EUR/USD account and interests earned with IB

Discussion in 'Interactive Brokers' started by MrBean, Jul 3, 2007.

  1. MrBean


    Hi all,
    I have an account in EUR denomination with IB and I want to daytrade US stocks and futures. Hope someone can answer my two simple questions:

    1. Which of the options a,b below is the least expensive way to daytrade USD denominated instruments with a EUR account?

    a) convert a chunk of the account into USD. I'd have to pay the bid/ask only once at conversion (plus there is a small commission), but I would incur in currency risk.

    b) keep the account in EUR and incur in the EUR/USD bid-ask spread at every transaction ( it is not clear to me from IB's website if they apply commissions in this case).

    2. If I have, say, 20k EUR and 30k USD in the account, do I get hit twice by the zero-interest threshold? In other words, is it correct that I will not be earning interest neither on the first 8k EUR nor on the first 10k USD?

  2. KS96


    If you only trade US$ denominated products,
    change your money once to US$ at IDEALPRO
    (not IDEAL). Keep all your money in 1 currency;
    yes you get hit by the no-interest threshold
    per currency.

    Also, it may help your margin requirements
    switching your base currency to US$.

    For every $125k you have, buy 1 EUR contract
    at Globex to neutralize your currency risk.
    Use no stops, and roll contracts forward
    as they expire.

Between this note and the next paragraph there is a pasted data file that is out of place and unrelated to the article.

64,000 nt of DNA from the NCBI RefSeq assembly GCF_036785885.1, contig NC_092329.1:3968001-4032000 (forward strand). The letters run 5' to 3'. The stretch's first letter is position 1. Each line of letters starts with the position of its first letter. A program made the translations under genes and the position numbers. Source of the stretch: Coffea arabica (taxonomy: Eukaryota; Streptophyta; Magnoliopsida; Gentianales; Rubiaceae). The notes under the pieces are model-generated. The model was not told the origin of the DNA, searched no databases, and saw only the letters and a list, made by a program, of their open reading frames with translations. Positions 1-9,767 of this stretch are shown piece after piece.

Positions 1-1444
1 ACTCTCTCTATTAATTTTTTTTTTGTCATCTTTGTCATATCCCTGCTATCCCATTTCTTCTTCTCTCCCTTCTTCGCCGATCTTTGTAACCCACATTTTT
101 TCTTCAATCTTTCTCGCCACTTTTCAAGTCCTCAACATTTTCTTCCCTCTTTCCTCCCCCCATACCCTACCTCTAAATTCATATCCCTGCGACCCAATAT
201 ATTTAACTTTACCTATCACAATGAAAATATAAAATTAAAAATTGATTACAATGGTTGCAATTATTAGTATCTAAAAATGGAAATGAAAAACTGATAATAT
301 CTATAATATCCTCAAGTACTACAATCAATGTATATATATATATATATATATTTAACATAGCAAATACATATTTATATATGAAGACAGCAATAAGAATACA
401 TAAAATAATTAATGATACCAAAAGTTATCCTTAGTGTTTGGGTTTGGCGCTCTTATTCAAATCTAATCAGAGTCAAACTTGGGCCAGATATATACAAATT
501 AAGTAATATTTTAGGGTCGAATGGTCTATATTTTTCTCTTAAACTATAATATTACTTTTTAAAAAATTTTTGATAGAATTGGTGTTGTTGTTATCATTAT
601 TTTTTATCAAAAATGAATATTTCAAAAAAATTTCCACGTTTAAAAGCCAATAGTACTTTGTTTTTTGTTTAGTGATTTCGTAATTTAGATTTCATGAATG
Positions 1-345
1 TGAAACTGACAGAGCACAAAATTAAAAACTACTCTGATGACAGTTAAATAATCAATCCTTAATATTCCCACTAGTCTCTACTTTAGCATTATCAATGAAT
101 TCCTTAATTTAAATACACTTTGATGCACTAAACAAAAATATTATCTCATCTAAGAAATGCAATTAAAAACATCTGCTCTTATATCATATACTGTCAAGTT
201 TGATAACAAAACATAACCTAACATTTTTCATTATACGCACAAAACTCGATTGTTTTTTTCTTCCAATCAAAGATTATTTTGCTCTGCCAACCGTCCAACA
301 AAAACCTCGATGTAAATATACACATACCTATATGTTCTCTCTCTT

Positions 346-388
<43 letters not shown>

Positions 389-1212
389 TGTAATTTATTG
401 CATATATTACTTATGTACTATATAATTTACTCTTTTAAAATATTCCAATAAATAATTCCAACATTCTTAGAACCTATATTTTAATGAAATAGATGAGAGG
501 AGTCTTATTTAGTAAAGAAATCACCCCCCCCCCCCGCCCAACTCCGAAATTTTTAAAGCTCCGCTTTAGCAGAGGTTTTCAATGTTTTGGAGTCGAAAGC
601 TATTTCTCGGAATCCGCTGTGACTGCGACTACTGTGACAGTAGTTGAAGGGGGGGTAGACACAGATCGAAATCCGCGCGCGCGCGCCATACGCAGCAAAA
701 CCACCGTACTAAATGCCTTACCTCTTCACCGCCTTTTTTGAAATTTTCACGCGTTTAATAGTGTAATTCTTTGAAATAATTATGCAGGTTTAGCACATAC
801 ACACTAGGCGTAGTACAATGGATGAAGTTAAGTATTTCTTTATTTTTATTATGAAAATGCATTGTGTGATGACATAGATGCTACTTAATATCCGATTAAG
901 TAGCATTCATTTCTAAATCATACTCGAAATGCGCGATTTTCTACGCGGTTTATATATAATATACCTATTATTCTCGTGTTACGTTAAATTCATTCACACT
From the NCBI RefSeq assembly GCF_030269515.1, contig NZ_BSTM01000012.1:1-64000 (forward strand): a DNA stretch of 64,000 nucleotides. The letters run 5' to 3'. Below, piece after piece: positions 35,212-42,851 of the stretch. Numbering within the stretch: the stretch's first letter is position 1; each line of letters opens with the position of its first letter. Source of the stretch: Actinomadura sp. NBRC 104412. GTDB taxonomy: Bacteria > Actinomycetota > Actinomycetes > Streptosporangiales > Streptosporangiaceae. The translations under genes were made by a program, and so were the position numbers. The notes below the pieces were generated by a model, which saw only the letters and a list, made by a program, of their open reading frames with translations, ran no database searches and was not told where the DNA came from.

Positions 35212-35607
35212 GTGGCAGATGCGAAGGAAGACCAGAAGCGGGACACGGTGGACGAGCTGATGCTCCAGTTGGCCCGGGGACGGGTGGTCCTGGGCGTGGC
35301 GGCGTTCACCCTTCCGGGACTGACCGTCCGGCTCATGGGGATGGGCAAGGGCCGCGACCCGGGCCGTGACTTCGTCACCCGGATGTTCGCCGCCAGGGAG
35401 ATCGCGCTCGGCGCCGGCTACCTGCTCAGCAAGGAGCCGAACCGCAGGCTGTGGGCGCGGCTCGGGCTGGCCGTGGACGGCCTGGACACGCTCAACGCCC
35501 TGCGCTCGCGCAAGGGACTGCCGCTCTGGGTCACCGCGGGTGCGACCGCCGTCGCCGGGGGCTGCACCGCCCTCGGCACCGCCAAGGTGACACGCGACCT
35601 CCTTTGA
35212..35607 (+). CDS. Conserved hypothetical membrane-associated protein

Can't make it any cheaper.
  3. MrBean


    Thanks for the reply. Is there any smaller sized EUR futures? Or any other way to hedge the currency risk for a 50k account?
  4. KS96


    There must be currency ETFs.... check e.g. FXE.
    I don't know whether this is suitable; no idea
    what's happening with the interest differentials.
    (You need to actually buy the ETF, so no interest
    on the money locked there?)

    But for only $50k I wouldn't care about the
    exchange risk. Just accept that you now have
    dollars. Especially at these EUR/USD levels,
    it should be safe in the longrun, no need to hedge
    (take the bet without a stop :D )
  5. MrBean


    Thanks. Also, apart from the no-interest threshold, is there any reason for your suggestion to keep only one currency?

    What is not clear to me is how margin works for a mixed currency account. Say I have 25k USD and 20k EUR cash, and I buy a 50k USD contract. Is there any currency conversion or does it go in the margin?
  6. KS96


    No other reason, but the no-interest may cost
    you, with current rates, up to around $500 per
    currency in interest per year. This should be

    As for your margin questions, check the IB pages.
    We can expand here forever...
    Simply remember that no conversions are taking
    place unless you initiate them. E.g. if you buy
    something in NZD but you have no NZD (but
    enough buying power in any currency), your NZD
    balance will get minus (and you will pay interest
    on that). For futures, any balance you have in
    any currency is marginable; no need to convert.
  7. rayl


    Another thought: If you transact mostly in USD securities, you should change your base currency to USD to increase margin leverage. If your base currency is EUR, you need 2% margin for the USD position on top of the margin calculation w/in USD securities.
  8. MrBean


    Thanks both of you for your input.
  9. I think ther epotentially is another reason. Not to sure what it is though..
  10. harry11


    IDEALPRO is easily the best..
    #10     Jul 6, 2007